Metal Gear Solid creator Hideo Kojima has always been hailed as a visionary when it comes to technology. Speaking at the Game Developers Conference in 2009, he espoused the idea of a ‘technology-driven’ approach to game creation – where software and hardware conspire to solve game design problems.

The original Metal Gear, released in 1987, was designed for the (ultimately doomed) Japanese MSX2 console standard. Kojima created his now famous ‘tactical stealth action’ gameplay, simply because the hardware didn’t have the chops to display multiple adversaries and traditional gunfire at the same time.

Fast forward to Metal Gear Solid 4: Guns of the Patriots (2008) and not only had hardware advances transformed gameplay beyond all recognition, but the mythology behind the series had similarly advanced, informed by real world science, with the field of nanotechnology offering particular inspiration. By MGS4, nanomachines are in common use to augment strength and endurance.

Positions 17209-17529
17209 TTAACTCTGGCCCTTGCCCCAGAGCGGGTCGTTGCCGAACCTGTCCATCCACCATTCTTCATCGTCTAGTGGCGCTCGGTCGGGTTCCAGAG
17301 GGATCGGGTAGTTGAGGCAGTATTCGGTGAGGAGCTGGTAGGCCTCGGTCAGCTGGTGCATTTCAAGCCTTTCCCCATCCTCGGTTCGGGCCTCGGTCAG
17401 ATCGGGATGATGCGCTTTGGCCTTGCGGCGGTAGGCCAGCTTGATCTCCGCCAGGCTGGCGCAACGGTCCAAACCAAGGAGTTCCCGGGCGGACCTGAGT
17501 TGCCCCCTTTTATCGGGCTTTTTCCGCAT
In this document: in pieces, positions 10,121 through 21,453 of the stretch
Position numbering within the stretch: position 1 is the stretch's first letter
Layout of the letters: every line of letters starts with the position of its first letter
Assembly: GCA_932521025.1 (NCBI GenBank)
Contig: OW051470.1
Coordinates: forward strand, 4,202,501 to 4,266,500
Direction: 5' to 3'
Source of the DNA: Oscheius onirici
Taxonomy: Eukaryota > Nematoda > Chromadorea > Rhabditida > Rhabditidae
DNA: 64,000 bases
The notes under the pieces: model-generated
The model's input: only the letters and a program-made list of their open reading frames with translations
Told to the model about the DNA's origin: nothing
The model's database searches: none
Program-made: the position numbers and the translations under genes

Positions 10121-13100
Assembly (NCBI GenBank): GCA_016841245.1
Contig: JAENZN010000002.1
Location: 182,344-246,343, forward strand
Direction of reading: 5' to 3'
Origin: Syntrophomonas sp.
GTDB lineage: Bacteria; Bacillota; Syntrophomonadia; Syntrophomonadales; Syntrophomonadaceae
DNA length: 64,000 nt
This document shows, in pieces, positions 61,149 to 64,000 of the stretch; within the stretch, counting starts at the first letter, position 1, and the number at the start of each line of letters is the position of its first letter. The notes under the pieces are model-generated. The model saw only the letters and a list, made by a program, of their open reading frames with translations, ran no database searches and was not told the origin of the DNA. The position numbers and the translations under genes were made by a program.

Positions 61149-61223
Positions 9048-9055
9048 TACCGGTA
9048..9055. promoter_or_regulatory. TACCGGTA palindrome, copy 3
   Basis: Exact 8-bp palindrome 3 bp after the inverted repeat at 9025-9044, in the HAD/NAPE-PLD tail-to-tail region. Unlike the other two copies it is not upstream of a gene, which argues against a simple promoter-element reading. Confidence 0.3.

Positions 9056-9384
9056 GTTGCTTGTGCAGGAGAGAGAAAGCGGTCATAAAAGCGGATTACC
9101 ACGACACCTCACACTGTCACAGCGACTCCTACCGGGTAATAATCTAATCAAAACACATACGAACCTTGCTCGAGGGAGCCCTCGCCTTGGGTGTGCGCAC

The ridiculous looking Fulton recovery system in 'MGSV' is based on the very real The Fulton Skyhook Air Rescue System used by the CIA.

Indeed, most of the gadgets and gear used throughout the series have their roots in real world tech. For example, the wacky air-lift Fulton Recovery system (Metal Gear Solid V: The Phantom Pain), is a fun variation of the Skyhook system, which has been in use by the American military since the early Sixties.

In MGS4, a control network dubbed Sons of the Patriots is basically a battleground arpanet, used to monitor and enhance soldiers in the field; nanomachines are injected directly into troops to regulate heart rate, blood pressure, respiration and other physiological factors.